No-one seemed to Guess My Overarching Narrative, but the gist is the morphology of the skyscraper as it passes through Chicago, through Berlin and ends up at Moscow...the Soviet skyscraper is a fascinating and under-researched thing. There's something very cool about Nikolai Ladovsky's Psycho-Technical Laboratory declaring itself to have 'solved the problem of the skyscraper' in 1926, in a country whre 6 floors was considered a bit excessive. Perhaps the finest of the skyscrapers produced by the aforementioned laboratory is a huge, stepped tower, a series of oblongs stacked up (exhibiting a familiarity with the New York zoning code) into a vertiginous collage, intrinsically opposed to the pure aesthetic object approach (cf Le Corbusier's Cartesian skyscraper).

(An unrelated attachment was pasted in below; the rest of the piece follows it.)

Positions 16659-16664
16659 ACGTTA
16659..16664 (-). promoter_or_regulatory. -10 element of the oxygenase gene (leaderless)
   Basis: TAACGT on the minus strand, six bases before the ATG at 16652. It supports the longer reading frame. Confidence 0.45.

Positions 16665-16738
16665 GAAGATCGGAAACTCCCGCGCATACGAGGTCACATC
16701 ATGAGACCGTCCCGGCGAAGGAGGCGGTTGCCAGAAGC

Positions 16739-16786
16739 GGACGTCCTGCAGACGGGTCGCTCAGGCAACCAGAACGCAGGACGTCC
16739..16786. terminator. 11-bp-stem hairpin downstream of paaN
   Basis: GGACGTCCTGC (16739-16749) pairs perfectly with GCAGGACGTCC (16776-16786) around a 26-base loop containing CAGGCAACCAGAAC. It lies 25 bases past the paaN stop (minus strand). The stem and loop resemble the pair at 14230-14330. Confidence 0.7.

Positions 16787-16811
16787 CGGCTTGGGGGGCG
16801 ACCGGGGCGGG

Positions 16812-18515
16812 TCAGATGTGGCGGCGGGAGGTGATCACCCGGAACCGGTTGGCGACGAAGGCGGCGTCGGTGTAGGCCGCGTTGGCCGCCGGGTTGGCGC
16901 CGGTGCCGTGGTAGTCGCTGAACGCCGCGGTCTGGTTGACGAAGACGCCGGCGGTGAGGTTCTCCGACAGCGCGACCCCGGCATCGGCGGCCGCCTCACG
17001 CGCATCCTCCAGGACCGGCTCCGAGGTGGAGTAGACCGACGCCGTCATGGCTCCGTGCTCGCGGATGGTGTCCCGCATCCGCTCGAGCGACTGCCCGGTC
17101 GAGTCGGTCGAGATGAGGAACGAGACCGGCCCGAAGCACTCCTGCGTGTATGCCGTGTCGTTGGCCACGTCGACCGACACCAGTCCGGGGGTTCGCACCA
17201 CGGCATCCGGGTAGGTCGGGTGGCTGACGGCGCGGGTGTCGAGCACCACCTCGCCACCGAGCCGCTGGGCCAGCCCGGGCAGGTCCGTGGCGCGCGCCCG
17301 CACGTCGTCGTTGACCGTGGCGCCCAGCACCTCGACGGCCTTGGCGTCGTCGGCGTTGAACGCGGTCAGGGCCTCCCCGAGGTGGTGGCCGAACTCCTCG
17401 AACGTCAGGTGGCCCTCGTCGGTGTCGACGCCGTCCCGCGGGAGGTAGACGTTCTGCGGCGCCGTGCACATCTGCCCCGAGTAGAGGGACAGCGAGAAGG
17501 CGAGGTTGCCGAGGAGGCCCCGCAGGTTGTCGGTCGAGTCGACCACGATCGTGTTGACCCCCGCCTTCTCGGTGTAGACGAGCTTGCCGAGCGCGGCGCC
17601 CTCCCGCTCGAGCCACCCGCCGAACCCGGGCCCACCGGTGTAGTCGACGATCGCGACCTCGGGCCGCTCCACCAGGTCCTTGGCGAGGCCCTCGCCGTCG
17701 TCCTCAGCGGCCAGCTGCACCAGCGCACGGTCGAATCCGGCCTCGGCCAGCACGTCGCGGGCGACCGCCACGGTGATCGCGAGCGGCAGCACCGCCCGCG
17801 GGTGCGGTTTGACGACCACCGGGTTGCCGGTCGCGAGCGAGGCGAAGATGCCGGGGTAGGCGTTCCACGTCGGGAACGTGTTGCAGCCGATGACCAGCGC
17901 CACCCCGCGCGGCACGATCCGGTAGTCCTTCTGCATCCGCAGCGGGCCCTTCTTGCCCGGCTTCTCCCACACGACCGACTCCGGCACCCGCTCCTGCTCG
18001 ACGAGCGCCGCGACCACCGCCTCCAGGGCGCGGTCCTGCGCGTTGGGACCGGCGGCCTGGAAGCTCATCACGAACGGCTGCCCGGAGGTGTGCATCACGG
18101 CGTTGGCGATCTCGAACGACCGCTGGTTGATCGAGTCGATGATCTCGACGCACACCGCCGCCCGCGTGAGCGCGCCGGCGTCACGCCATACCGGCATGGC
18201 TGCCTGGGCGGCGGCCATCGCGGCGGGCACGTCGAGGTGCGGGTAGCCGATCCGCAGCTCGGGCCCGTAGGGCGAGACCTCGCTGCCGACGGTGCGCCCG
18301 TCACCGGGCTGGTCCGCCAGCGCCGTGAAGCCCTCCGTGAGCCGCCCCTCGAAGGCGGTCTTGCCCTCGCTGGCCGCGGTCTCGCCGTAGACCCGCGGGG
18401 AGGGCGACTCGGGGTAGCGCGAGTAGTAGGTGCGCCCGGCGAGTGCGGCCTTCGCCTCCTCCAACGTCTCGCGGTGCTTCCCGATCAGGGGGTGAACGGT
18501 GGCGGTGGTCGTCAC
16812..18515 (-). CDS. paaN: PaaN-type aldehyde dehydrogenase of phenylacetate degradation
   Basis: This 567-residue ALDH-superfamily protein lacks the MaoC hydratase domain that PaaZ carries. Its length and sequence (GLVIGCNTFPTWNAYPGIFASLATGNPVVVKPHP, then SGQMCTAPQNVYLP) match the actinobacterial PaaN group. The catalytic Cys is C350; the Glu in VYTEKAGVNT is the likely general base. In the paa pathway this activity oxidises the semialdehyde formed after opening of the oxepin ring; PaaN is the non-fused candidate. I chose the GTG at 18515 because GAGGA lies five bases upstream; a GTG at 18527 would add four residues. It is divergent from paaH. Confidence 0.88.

What I won't be writing about, for reasons of space and sanity, is what happens when these designs return to Chicago. Via Ludwig Hilberseimer, there's little doubt that Chicago's architectural schools in the 60s would have known their Soviet Modernism pretty well, and there's an echo of the Ladovsky tower in Bruce Graham/SOM's vast, stepped Sears Tower, tallest building in the world for an impressively long reign. The interesting thing about the Sears tower though, already a rather hard, militaristic looking thing - all darkside blacks and harsh lines - is how fundamentally uninhabitable it was. Not only do the upper floors shake to the extent that no-one will keep an office in there, but apparently on occasion the windows have been blown in. After a certain height, the skyscraper becomes a kind of capitalist potlatch - never mind, the function, how high!